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The warning comes after US federal authorities this week uncovered a massive identity theft scam that is thought to have spanned nearly three years and involved more than 30,000 victims.
The scam has so far resulted in $2.7m (£1.7m) in losses, according to an FBI statement, which said three men have been charged.
Some victims reported having their bank accounts depleted, while others reporting having credit cards, cheques and debit cards sent to unauthorised locations. The stolen passwords and codes belonged to various organisations that requested credit reports for their customers, such as banks and credit services.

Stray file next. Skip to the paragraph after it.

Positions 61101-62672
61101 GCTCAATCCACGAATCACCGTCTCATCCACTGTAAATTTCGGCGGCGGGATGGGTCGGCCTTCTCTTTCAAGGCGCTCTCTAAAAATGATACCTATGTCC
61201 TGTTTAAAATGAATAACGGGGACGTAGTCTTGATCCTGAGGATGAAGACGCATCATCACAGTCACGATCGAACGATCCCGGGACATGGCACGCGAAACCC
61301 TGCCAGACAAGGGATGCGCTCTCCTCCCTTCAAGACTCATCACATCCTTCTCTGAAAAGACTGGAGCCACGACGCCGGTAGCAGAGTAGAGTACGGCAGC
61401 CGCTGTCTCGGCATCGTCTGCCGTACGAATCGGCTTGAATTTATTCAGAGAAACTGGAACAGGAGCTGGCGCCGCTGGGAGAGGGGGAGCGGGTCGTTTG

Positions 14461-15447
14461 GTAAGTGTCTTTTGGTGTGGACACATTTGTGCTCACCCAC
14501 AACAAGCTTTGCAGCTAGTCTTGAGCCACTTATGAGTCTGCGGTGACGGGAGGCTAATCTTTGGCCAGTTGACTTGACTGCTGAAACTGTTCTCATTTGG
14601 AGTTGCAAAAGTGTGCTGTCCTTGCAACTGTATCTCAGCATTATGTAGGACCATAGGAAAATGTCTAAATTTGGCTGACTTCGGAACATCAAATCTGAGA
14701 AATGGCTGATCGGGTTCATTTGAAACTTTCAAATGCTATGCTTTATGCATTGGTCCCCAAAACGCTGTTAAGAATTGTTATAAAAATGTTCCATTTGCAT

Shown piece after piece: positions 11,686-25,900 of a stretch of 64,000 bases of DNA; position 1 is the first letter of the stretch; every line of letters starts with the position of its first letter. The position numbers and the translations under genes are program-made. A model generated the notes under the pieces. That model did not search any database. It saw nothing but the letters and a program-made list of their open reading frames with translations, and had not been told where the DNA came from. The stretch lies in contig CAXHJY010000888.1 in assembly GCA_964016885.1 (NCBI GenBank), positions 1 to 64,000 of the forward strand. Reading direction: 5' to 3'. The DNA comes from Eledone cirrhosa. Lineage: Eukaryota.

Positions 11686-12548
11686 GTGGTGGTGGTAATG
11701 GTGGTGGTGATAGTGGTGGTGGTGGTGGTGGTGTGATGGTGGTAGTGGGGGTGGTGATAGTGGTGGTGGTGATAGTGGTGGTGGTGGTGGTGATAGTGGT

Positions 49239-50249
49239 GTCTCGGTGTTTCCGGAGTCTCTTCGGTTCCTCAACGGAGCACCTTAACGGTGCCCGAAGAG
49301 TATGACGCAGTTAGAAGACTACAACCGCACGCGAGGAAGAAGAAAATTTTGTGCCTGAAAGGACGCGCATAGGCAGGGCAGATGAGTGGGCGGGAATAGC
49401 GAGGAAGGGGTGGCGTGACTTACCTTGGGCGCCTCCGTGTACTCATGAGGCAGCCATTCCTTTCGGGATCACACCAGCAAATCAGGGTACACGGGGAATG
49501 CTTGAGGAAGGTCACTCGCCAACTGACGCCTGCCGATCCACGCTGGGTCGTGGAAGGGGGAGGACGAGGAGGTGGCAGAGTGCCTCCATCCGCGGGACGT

Peter Dorrington, head of fraud solutions at security specialist SAS, said UK-based IT managers need to address identity fraud, which is becoming increasingly prevalent on both sides of the Atlantic. "Most UK companies are woefully inadequate when it comes to protecting against identity fraud," he said. "They are over-reliant on security procedures and annual audits, which do not often take into account corrupt employees."
The FBI has charged Philip Cummings, who is alleged to have started the scam while working at the helpdesk of software firm Teledata Communications, with fraud and conspiracy.